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People were interested in this catchment image and it became a motif for the project. The idea of the region as a catchment – rather than a series of small towns with strong civic pride and rivalries – offered a sense of connectivity and cohesion.

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Invitations to Riverside Meetings were circulated via arts networks. The meetings included informal talks by ecologists, botanists, hydrologists, land managers, curators, biologists, cultural leaders, environmental officers, countryside managers and rangers, ground workers and foresters.BUND talk slides.017

Habitat and Species (from Tweed Forum Catchment Management plan) had a parallel theme of More–than–human (a term from cultural geography). In this photo, an ecologist points out Otter spraints (poo) to a poet. The riverside meetings were informal – no power point! People met at the river and talked freely about their connection to it.

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The site for this first meeting was a traditional fishing (Haaf) spot, the fishermen on this occasion were helping a biological survey by Tweed Foundation – an organisation that informs Sports Fishing which now is dominant. Tagging the Salmon gave the meeting a focus. The session ended with a boat trip to the river mouth.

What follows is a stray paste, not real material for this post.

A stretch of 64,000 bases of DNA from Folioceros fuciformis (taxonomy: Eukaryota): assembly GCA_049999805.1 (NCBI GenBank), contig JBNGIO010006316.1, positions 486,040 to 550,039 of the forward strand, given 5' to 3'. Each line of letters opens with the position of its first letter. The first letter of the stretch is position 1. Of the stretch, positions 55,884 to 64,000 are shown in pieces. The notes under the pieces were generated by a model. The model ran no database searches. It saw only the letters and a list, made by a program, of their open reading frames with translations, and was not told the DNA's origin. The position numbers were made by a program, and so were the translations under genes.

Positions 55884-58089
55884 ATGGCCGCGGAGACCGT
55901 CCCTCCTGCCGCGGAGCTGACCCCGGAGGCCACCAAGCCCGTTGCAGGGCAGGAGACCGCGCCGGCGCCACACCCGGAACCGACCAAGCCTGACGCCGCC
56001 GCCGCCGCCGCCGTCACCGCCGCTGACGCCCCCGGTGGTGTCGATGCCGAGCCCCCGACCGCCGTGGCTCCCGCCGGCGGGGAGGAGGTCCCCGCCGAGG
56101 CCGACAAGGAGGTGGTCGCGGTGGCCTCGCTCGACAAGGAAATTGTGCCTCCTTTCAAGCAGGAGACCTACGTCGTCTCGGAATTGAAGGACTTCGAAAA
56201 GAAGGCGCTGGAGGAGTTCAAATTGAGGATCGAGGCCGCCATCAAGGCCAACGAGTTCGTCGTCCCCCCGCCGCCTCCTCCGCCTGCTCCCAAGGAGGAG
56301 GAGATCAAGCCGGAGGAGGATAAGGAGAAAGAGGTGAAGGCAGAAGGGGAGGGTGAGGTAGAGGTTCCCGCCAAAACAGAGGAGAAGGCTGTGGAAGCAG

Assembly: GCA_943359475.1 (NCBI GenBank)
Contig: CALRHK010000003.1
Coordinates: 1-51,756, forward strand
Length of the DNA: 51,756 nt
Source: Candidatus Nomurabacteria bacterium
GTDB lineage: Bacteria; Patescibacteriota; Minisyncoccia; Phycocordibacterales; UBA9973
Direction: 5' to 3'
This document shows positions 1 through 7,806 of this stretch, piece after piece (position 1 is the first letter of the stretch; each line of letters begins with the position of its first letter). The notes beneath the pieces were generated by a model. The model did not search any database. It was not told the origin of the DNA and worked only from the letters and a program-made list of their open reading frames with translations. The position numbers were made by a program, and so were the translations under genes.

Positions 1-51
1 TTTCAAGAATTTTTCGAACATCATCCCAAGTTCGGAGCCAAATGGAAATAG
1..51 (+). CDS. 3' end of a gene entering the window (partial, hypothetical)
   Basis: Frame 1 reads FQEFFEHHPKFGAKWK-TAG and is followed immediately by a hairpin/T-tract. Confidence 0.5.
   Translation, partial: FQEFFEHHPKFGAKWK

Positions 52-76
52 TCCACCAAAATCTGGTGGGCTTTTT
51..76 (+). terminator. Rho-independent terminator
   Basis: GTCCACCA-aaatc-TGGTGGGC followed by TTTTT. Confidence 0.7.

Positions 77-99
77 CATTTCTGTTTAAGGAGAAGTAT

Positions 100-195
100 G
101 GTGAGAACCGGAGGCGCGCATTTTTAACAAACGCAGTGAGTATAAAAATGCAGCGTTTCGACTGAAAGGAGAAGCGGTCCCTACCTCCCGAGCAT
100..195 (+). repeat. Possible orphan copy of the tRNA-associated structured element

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A hydrologist, Professor Chris Spray from Dundee University, described why historical drainage and river straightening had led to this stretch of river being graded poor by EU Water Directive Framework. We looked at the groundworks involved in re-meandering the river (which are now considered successful and are being extended).

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A local school teacher attended and later took a class to this site for a creative writing project on re-meandering.

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This was at Abbotsford House, culturally significant because it was the writer Walter Scott’s residence (an important figure in Scottish history).

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Caulds were barriers originally created for industrial water power. This innovative renewable energy scheme was popular locally, and interesting to watch too. A fish pass was tailor-made for migrating fish, lamprey and eels (though people were not sure if this really worked) as well as salmon.